Turkey on Saturday marked the World Refugee Day by calling on the international community to show solidarity with refugees and asylum seekers during the coronavirus pandemic.

“We hope that the World Refugee Day will lead to a period, where the number of refugees will decrease, durable solutions both in terms of quality and quantity will increase and further solidarity with these people and host countries will be displayed,” the Turkish Foreign Ministry said in a statement.

Underlining that COVID-19 has further exacerbated the conditions of the vulnerable persons, it said protecting refugees and asylum seekers and ensuring their rapid and efficient access to basic services, especially health-care have become even more essential.

Turkey, as the largest refugee-hosting country in the world, has taken necessary measures to protect these people and inform them on the pandemic, it added.

It also stressed that Turkey drew attention to the situation of refugees during the pandemic and emphasized the need for international cooperation.

“Improving the living conditions of refugees and asylum seekers and finding durable solutions to their problems are common responsibility and duty of the international community,” it said, calling on all stakeholders, especially donor countries, to take action in line with a more equitable burden and responsibility-sharing.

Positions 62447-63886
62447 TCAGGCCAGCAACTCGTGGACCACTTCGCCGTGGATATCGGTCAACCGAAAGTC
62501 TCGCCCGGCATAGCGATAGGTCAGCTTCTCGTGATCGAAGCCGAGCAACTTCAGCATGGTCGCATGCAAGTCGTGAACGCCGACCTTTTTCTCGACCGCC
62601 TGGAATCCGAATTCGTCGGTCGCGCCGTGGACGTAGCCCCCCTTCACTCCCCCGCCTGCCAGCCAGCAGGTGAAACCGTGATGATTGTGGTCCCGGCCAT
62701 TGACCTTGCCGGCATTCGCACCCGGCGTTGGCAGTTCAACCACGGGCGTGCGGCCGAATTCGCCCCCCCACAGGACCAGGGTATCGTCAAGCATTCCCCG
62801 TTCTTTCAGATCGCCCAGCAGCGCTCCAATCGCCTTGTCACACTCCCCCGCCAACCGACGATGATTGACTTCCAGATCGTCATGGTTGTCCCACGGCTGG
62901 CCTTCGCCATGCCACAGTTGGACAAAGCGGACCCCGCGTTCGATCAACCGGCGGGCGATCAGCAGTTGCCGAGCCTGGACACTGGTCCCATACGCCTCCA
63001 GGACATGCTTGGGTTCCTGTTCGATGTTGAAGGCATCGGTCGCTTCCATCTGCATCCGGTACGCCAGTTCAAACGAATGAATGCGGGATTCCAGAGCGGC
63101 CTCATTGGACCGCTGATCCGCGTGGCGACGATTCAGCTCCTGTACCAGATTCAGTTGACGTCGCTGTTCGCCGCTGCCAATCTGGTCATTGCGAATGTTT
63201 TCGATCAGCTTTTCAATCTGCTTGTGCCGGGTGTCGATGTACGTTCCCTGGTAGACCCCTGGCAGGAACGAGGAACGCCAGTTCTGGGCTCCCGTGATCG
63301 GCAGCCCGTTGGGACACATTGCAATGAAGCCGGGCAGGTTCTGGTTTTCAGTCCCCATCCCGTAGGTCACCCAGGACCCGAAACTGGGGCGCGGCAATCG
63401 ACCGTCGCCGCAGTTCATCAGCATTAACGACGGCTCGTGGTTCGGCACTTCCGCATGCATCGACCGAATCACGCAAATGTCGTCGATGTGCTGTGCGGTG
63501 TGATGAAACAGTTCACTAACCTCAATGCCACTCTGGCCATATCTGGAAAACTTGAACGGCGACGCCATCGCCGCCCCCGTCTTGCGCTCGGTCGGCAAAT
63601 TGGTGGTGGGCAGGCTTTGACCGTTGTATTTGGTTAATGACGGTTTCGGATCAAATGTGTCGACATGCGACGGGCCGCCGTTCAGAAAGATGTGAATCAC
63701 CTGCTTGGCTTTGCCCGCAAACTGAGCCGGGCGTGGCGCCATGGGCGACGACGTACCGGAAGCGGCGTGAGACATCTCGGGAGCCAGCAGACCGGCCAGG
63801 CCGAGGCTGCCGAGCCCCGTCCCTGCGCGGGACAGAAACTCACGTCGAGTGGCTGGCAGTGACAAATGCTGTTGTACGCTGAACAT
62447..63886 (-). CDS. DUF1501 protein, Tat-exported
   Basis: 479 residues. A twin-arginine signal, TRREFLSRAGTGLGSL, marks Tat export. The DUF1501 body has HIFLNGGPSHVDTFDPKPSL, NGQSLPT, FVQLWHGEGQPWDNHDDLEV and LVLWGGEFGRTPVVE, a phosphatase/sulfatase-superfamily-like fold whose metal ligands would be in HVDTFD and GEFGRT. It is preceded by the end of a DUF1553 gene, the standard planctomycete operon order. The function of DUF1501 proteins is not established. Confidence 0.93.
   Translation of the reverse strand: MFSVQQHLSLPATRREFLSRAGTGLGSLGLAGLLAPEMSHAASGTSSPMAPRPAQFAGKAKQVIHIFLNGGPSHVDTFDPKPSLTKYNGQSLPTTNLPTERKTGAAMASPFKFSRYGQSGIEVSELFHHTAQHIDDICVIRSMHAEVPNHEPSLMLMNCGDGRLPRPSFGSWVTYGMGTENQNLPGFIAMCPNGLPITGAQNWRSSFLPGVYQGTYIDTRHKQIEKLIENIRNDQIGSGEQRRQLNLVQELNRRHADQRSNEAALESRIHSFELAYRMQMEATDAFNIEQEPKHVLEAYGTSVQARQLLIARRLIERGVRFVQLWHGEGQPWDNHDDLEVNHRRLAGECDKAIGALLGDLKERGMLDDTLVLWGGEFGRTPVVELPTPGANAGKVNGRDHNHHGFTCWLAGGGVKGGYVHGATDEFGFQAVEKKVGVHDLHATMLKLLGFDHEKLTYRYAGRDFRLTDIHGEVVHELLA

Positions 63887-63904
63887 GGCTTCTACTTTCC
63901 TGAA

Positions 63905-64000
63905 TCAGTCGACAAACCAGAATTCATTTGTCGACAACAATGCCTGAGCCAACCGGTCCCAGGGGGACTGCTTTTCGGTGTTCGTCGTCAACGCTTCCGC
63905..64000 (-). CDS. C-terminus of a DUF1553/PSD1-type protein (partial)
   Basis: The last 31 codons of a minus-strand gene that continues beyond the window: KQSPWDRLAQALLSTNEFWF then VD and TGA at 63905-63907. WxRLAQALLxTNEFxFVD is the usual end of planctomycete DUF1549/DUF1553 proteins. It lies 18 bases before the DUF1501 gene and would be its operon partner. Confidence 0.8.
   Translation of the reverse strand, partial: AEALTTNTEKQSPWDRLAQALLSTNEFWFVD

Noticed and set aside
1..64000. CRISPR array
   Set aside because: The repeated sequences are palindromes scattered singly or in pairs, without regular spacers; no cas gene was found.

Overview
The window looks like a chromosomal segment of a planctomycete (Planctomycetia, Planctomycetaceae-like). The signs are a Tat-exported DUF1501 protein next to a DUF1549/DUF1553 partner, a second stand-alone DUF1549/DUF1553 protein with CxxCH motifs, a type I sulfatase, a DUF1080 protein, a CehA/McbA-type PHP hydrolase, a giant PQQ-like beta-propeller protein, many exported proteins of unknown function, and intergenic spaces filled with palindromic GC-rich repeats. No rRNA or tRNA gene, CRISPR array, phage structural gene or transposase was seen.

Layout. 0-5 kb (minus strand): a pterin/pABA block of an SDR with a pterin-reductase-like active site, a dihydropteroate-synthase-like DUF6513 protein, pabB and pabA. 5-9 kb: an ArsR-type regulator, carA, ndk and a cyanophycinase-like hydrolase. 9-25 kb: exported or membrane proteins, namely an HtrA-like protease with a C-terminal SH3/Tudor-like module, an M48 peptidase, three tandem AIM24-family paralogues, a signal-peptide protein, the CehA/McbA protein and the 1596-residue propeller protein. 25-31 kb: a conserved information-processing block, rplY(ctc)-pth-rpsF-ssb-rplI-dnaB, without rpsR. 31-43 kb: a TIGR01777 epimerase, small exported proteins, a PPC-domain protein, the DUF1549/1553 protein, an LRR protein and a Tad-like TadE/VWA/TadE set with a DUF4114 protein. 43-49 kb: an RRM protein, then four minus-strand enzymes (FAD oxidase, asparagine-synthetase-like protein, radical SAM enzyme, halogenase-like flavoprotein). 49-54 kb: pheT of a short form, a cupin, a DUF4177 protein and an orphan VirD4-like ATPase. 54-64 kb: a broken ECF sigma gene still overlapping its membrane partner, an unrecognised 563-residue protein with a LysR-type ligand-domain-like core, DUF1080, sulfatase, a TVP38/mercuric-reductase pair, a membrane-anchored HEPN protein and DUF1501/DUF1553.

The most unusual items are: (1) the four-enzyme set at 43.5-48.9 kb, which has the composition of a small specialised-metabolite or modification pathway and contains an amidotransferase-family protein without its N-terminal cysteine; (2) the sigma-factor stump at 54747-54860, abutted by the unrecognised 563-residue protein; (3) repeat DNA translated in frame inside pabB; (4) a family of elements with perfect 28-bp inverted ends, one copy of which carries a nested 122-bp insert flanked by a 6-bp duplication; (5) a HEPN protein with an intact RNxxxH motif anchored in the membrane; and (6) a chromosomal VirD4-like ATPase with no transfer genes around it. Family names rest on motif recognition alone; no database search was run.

It also invited all stakeholders to implement the UN’s Global Compact on Refugees initiative established in 2018.

“We remind that the right to seek asylum emanating from international law cannot be invoked, refugees and asylum seekers may not be subjected to inhumane treatment, cannot be pushed back and in this regard, all countries should respect their obligations arising from international human rights conventions and 1951 Geneva Convention,” it said.

Turkey ranks first among the refugee-hosting countries with 4 million refugees, the majority of whom are Syrians who fled the brutal civil war in their country.

Since originating in China last December, the pandemic has claimed over 460,000 lives in 188 countries and regions. The US, Brazil and Russia are currently the world’s worst-hit countries.

Some 8.67 million cases have been reported worldwide, while some 4.25 million have recovered so far, according to figures compiled by the US’ Johns Hopkins University.

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